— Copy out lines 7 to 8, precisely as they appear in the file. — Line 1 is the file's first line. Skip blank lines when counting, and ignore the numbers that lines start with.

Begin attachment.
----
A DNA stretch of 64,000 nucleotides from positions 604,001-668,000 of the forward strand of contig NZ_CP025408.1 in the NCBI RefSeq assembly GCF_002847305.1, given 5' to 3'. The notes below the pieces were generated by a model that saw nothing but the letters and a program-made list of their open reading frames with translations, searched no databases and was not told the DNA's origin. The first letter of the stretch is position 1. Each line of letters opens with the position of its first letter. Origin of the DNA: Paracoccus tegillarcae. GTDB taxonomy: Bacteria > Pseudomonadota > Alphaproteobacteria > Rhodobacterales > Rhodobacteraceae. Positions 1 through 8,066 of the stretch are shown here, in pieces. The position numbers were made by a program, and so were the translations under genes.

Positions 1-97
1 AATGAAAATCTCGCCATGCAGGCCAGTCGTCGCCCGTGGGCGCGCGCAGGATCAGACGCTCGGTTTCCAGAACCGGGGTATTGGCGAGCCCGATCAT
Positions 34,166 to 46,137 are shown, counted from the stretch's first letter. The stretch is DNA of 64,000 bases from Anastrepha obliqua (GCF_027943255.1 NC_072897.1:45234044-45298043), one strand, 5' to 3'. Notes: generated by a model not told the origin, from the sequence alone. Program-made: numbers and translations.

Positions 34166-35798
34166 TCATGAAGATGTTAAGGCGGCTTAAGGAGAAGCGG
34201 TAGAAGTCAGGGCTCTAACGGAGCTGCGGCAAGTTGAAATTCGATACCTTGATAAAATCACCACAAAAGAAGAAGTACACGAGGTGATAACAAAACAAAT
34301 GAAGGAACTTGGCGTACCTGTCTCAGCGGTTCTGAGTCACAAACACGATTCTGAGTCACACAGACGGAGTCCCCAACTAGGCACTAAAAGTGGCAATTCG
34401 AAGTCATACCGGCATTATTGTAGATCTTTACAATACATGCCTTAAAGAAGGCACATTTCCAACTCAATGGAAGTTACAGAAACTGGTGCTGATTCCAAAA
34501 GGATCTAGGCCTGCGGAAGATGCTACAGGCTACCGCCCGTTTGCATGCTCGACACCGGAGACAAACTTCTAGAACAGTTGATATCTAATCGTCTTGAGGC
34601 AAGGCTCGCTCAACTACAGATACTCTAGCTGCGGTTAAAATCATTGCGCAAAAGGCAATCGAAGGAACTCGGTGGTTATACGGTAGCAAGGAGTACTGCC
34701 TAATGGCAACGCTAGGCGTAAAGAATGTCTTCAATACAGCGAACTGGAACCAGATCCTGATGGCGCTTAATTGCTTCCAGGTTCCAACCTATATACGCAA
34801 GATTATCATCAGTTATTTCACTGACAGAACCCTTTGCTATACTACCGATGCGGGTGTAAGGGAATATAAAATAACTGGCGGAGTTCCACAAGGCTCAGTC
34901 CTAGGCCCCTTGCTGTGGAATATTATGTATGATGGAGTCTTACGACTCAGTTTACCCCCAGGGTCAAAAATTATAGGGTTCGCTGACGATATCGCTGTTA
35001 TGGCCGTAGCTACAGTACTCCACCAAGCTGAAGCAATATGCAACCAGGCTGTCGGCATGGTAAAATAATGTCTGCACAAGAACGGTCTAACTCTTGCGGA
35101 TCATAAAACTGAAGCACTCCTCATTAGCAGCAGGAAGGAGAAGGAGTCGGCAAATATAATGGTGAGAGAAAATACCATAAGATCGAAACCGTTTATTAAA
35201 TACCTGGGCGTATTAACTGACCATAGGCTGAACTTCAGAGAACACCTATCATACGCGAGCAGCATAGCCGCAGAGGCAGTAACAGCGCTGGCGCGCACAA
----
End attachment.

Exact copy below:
34201 TAGAAGTCAGGGCTCTAACGGAGCTGCGGCAAGTTGAAATTCGATACCTTGATAAAATCACCACAAAAGAAGAAGTACACGAGGTGATAACAAAACAAAT
34301 GAAGGAACTTGGCGTACCTGTCTCAGCGGTTCTGAGTCACAAACACGATTCTGAGTCACACAGACGGAGTCCCCAACTAGGCACTAAAAGTGGCAATTCG